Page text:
This special Windows-oriented edition of the classic DNS and BIND is a guide to one of the Internet's fundamental building blocks: the distributed host information database responsible for translating names into addresses, routing mail, and many other services. Covers server setup and maintenance along with Windows-specific topics like integration between DNS and Active Directory, conversion from BIND to the Microsoft DNS server, and registry settings.
Our aim with this book is to help remedy this situation. We realize that not all of you have the time or the desire to become DNS experts. Most of you, after all, have plenty to do besides managing your zones and name servers: system administration, network engineering, or software development. It takes an awfully big institution to devote a whole person to DNS. We'll try to give you enough information to allow you to do what you need to do, whether that's running a small zone or managing a multinational monstrosity, tending a single name server or shepherding a hundred of them. Read as much as you need to know now, and come back later if you need to know more.
DNS is a big topic—big enough to require two authors, anyway—but we've tried to present it as sensibly and understandably as possible. The first two chapters give you a good theoretical overview and enough practical information to get by, and later chapters fill in the nitty-gritty details. We provide a roadmap up front to suggest a path through the book appropriate for your job or interest.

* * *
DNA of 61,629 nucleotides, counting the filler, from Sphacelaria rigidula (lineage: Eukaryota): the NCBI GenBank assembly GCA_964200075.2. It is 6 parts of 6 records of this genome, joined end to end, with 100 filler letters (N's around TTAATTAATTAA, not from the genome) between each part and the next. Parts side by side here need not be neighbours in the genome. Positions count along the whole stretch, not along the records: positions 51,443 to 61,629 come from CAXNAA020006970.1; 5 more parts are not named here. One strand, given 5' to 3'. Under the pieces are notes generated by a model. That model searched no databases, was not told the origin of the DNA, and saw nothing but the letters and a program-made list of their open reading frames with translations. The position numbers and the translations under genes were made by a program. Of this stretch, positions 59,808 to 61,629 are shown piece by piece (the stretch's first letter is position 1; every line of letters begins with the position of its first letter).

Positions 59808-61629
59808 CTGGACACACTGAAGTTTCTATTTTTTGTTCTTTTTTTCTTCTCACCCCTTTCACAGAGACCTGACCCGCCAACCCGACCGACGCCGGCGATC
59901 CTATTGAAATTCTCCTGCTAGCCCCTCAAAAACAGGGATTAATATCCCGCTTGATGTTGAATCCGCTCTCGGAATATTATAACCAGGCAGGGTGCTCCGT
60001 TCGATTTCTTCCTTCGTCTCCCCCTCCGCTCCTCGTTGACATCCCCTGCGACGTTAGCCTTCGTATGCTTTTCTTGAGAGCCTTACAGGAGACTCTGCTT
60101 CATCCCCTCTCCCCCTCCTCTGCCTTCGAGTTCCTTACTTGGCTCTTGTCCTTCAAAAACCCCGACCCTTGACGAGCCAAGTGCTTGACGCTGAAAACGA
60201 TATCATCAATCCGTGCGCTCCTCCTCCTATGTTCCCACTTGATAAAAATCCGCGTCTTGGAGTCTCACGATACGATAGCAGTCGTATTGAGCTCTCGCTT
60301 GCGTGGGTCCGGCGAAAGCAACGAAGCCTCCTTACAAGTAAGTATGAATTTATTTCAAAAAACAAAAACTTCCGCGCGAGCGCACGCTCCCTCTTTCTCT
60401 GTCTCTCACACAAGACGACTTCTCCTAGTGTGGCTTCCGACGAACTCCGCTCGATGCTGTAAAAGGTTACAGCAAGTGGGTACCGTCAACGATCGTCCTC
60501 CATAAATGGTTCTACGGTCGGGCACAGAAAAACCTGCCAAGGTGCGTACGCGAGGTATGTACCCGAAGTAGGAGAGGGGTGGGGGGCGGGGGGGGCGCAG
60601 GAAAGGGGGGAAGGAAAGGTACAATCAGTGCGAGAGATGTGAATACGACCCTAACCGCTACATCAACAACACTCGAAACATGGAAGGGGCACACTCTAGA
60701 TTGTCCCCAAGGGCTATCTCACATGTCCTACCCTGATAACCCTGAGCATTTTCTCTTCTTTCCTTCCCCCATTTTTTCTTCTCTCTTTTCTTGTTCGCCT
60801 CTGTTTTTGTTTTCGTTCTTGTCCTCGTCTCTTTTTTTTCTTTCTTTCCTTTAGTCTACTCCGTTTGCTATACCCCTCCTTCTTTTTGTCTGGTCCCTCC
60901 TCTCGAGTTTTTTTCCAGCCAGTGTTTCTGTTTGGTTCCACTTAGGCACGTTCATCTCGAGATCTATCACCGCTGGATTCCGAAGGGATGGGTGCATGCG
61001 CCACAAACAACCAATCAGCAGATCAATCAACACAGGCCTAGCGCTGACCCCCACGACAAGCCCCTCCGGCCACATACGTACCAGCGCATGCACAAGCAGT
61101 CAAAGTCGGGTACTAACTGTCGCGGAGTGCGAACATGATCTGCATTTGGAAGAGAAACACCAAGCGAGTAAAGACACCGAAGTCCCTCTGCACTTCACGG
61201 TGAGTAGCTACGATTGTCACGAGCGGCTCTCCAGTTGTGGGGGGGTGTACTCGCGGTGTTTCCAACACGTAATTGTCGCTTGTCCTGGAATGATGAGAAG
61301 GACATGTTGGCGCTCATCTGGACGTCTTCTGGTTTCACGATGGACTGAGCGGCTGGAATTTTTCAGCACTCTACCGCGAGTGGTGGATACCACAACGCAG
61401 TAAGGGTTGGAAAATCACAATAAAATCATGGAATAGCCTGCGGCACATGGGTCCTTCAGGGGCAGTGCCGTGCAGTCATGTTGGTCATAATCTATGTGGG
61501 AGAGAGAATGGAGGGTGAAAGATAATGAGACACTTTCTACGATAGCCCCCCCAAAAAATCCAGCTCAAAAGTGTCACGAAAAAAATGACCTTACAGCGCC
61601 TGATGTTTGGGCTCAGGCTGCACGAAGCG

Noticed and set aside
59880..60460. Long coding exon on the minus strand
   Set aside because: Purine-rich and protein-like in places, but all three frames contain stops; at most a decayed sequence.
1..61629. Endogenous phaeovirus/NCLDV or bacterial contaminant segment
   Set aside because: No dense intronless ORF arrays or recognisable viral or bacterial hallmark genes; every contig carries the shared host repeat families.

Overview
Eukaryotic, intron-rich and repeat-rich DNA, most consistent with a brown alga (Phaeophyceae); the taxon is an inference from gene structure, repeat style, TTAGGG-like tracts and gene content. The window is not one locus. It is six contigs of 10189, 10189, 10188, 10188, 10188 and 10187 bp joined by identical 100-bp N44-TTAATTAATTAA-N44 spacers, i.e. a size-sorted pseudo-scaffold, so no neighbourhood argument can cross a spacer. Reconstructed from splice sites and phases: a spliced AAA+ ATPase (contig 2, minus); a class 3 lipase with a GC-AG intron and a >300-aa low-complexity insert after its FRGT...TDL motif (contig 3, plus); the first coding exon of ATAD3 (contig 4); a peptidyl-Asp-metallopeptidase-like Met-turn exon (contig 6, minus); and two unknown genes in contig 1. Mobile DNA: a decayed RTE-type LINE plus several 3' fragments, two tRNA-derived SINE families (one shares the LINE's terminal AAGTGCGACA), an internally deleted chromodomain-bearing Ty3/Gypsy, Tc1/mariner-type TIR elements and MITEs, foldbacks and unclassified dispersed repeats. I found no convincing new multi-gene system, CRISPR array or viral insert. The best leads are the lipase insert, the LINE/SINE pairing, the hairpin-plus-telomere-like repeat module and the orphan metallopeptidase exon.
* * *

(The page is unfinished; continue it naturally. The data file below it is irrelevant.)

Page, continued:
When we talk about actual DNS software, we'll concentrate on the Microsoft DNS Server, which is a popular implementation of the DNS specs included in Windows 2000 Server (and Windows NT Server 4.0 before it). We've tried to distill our experience in managing and maintaining zones into this book (One of our zones, incidentally, was once one of the largest on the Internet, but that was a long time ago.)
We hope that this book will help you get acquainted with DNS on Windows 2000 if you're just starting out, refine your understanding if you're already familiar with it, and provide valuable insight and experience even if you know it like the back of your hand.